Sunday, 2 March 2008

Surviving Emma

This morning we drive up to Doncaster where both L and I are running in the Norton Nine Mile race. This marks a bit of a comeback of sorts for L and naturally she's worried about being last. Where as I'm just worried. Doggo will have to do his supporting from the boot of the car. I had considered lashing him to a lamppost somewhere but I reckon he might have taken it around the course with him. So it's safer that he's in the boot but we've forgotten his straitjacket, so Daughter comes along to placate him.

This will be the longest we've ran for some time without stopping for either alcohol or cake or both. I don’t think there are any pub stops planned which is a shame, I had meant to email the organisers and ask, but didn't. It seems unlikely that there will be. I did suggest to L that she could stuff some flapjacks down her sports bra to munch as she went round; I even offered to help her load up but she didn't seem to think the idea was much of a goer. It would of course totally ruin my time if I stopped to help myself to one. A flapjack that is.

The race is due to start at 11.00, just as a Hurricane Emma seems to sweep into town. The papers have been warning about this but there was practically no wind in Nottingham. Unlike a girl called Emma whom I once knew, who was full of hot air, this Emma seems to only blow cold, very cold. Its bloody freezing as I strip down to my shorts and line up alongside some evil looking Yorkshire folk. That's evil in a sporty sort of way; they breed them tougher up here obviously. Tougher and bigger, it must be all the black pudding or perhaps they’re all loaded up with flapjacks but you wouldn’t dare to ask any of this lot for something to nibble on.

We start and crikey it’s fast. Do these people realise its nine miles. I start five rows from the front i.e. a long way back but still I’m swept along on a tide of nutters determined to fly round at sub six-minute mile pace.

Emma is now blowing icily straight at me, so I try to shelter from her by drafting one of the locals. I think this tactic causes me to miss the first mile marker or perhaps it's just a blur as we hurtle past. So it’s a great relief to see the second. I check my watch and it says 13 minutes, which is way too fast. I give myself a damn good talking to and we slow down. I settle into a seven-minute mile pace, which is sustainable, possibly. However it’s clearly not quick enough as a multitude of Yorkshire folk wander past me, and horror of horrors, many of them are women. By now I have a list of targets as long as both arms but I fear it's just not going to be possible to keep up with them today.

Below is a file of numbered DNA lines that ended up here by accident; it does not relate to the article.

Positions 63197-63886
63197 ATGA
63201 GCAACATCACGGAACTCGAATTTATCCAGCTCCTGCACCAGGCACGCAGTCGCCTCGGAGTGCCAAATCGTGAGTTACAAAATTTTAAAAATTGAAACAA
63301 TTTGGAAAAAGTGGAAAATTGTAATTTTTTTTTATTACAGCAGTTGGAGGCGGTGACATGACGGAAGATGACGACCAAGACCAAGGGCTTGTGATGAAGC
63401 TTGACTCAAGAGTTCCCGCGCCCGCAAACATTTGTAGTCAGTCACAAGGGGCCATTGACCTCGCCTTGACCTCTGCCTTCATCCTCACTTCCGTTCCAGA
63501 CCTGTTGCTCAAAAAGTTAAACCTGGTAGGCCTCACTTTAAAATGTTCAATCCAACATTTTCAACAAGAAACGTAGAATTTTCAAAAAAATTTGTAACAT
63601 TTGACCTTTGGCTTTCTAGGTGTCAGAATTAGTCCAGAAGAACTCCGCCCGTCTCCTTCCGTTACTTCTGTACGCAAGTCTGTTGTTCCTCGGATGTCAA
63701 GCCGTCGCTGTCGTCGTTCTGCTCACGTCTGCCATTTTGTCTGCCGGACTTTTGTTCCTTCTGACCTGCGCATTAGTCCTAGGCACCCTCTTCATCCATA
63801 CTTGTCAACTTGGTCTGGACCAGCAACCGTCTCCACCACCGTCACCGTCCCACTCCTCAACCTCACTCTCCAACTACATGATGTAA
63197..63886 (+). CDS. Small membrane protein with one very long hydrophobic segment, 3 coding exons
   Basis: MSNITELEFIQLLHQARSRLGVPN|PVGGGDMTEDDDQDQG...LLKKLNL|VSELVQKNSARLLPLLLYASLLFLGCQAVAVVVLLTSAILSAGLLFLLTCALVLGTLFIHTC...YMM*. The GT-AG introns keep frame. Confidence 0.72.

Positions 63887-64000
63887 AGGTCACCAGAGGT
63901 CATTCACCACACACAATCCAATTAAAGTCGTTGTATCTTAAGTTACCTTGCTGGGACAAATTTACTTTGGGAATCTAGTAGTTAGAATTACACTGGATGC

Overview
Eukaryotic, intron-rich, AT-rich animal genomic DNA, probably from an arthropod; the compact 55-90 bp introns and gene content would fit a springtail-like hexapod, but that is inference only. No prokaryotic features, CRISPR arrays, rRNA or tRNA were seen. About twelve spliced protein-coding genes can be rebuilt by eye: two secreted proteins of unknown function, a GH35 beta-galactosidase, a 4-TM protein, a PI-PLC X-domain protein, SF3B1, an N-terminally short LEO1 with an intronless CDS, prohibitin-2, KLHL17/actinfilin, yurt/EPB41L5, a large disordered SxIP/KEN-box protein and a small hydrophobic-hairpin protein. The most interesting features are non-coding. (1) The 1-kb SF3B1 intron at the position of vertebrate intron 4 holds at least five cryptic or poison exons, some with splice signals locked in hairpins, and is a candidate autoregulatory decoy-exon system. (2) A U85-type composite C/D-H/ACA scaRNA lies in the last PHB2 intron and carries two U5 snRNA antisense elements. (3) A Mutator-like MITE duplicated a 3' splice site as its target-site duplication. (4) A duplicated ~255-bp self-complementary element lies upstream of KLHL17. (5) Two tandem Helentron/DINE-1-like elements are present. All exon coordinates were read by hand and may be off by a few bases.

Instead I follow this chap who is easy to keep my eye on because he’s taken off his bright yellow gloves and tucked them into the back of his lycra trousers. This is all I focus on for the middle four miles. I get the impression it’s not a very pretty route but I forget to check until we get to about six miles. At which point I do so, because otherwise L will give me right telling off and yes it's not exactly pretty.

Emma is now assaulting us from the side, so there's nowhere to hide, but it's not too bad or perhaps I've just got used to her or perhaps someone's calmed her down with a flapjack. At five miles there's a water station but they only have drinks in cups. I can't drink out of cups while running and I've certainly no intention of stopping to drink from one, so I plough onwards. Now Emma is behind us and being a good girl for once, pushing us along but right after the drinks stop is the one big hill. Hills are normally my speciality and I don't find it a problem but I've got no answer to the Yorkshire grit of my opponents. Consultation with my watch indicates I'm not looking at a sub 1 hour time, so I settle in to 'enjoy' what I estimate to be a time of around 1.06.

A marshal tells us the last mile is all downhill but as all marshals are liars, no one believes him. He does though turn out to be almost correct; he just forgets to mention the crafty uphill finish. When we get to this bit, all the buggers sprint up it and I lose a few more places. I let them go, I have only one target in mind, and that's to beat 'yellow gloves'. I overtake him and then all I have to do is stay ahead for the last 50 metres or so. I manage it, crossing the line in just over 63 minutes which I find out later places me just outside the top 100, out of an entry of 429.

The winner does it in 46.55. Madness. The top over 40’s male wasn’t far behind him. I best hang up my running shoes now.

I head back to the car and quickly put a few layers on while saying my salutations to Daughter, who asks whether I've won and when I tell her I have clearly doesn't believe me. No faith. Having hidden as much flesh as possible from Emma's icy fingers, I grab Doggo and we head back to the finish to support L, who does a good run and is nowhere near last.

After thawing out with a hot coffee or three, I just about manage to drive home, where some soup, some sausage, and a hot bath revive me further. Feeling revived enough, L and I share a warm down.

I had hoped to treat L to Sunday Lunch, to celebrate her first event for ages, but of course it's Mothers Day so we assume everywhere is going to be booked up, so we opt for an evening curry instead but even then our preferred option is fully booked.

We have a few beers first but it’s disappointing not to find the XXXB on in the Keans Head but surprisingly the Brains 4.1% and the Preservation 4.4% aren’t bad. Then we take in a reasonable but not spectacular curry and I have a couple of Cobras 5.0% with it. Rather satisfyingly, for once, I just sneak under my 28 units target. Just 27 this week which is good.

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